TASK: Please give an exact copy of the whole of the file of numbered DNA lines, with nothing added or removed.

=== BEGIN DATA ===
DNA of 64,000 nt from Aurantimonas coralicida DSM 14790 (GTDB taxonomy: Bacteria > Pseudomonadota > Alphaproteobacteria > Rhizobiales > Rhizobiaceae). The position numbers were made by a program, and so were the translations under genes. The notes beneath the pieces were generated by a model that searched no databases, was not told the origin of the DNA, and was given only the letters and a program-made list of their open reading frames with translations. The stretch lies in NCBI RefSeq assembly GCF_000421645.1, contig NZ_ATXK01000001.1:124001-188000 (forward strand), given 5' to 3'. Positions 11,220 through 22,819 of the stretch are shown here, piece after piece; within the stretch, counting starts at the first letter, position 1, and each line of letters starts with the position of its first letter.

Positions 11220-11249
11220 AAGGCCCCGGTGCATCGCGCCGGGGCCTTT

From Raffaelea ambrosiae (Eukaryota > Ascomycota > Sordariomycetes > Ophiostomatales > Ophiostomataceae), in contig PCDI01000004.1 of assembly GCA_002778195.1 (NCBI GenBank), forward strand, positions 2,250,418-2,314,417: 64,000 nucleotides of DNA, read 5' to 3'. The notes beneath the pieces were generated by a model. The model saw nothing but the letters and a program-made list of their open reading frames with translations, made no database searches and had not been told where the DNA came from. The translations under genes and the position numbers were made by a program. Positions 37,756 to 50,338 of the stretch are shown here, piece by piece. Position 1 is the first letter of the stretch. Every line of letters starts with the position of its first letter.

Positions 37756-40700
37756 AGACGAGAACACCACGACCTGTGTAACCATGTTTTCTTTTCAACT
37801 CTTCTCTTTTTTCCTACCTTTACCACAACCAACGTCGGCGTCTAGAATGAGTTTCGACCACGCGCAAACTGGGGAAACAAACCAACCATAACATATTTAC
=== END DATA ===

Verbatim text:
DNA of 64,000 nt from Aurantimonas coralicida DSM 14790 (GTDB taxonomy: Bacteria > Pseudomonadota > Alphaproteobacteria > Rhizobiales > Rhizobiaceae). The position numbers were made by a program, and so were the translations under genes. The notes beneath the pieces were generated by a model that searched no databases, was not told the origin of the DNA, and was given only the letters and a program-made list of their open reading frames with translations. The stretch lies in NCBI RefSeq assembly GCF_000421645.1, contig NZ_ATXK01000001.1:124001-188000 (forward strand), given 5' to 3'. Positions 11,220 through 22,819 of the stretch are shown here, piece after piece; within the stretch, counting starts at the first letter, position 1, and each line of letters starts with the position of its first letter.

Positions 11220-11249
11220 AAGGCCCCGGTGCATCGCGCCGGGGCCTTT

From Raffaelea ambrosiae (Eukaryota > Ascomycota > Sordariomycetes > Ophiostomatales > Ophiostomataceae), in contig PCDI01000004.1 of assembly GCA_002778195.1 (NCBI GenBank), forward strand, positions 2,250,418-2,314,417: 64,000 nucleotides of DNA, read 5' to 3'. The notes beneath the pieces were generated by a model. The model saw nothing but the letters and a program-made list of their open reading frames with translations, made no database searches and had not been told where the DNA came from. The translations under genes and the position numbers were made by a program. Positions 37,756 to 50,338 of the stretch are shown here, piece by piece. Position 1 is the first letter of the stretch. Every line of letters starts with the position of its first letter.

Positions 37756-40700
37756 AGACGAGAACACCACGACCTGTGTAACCATGTTTTCTTTTCAACT
37801 CTTCTCTTTTTTCCTACCTTTACCACAACCAACGTCGGCGTCTAGAATGAGTTTCGACCACGCGCAAACTGGGGAAACAAACCAACCATAACATATTTAC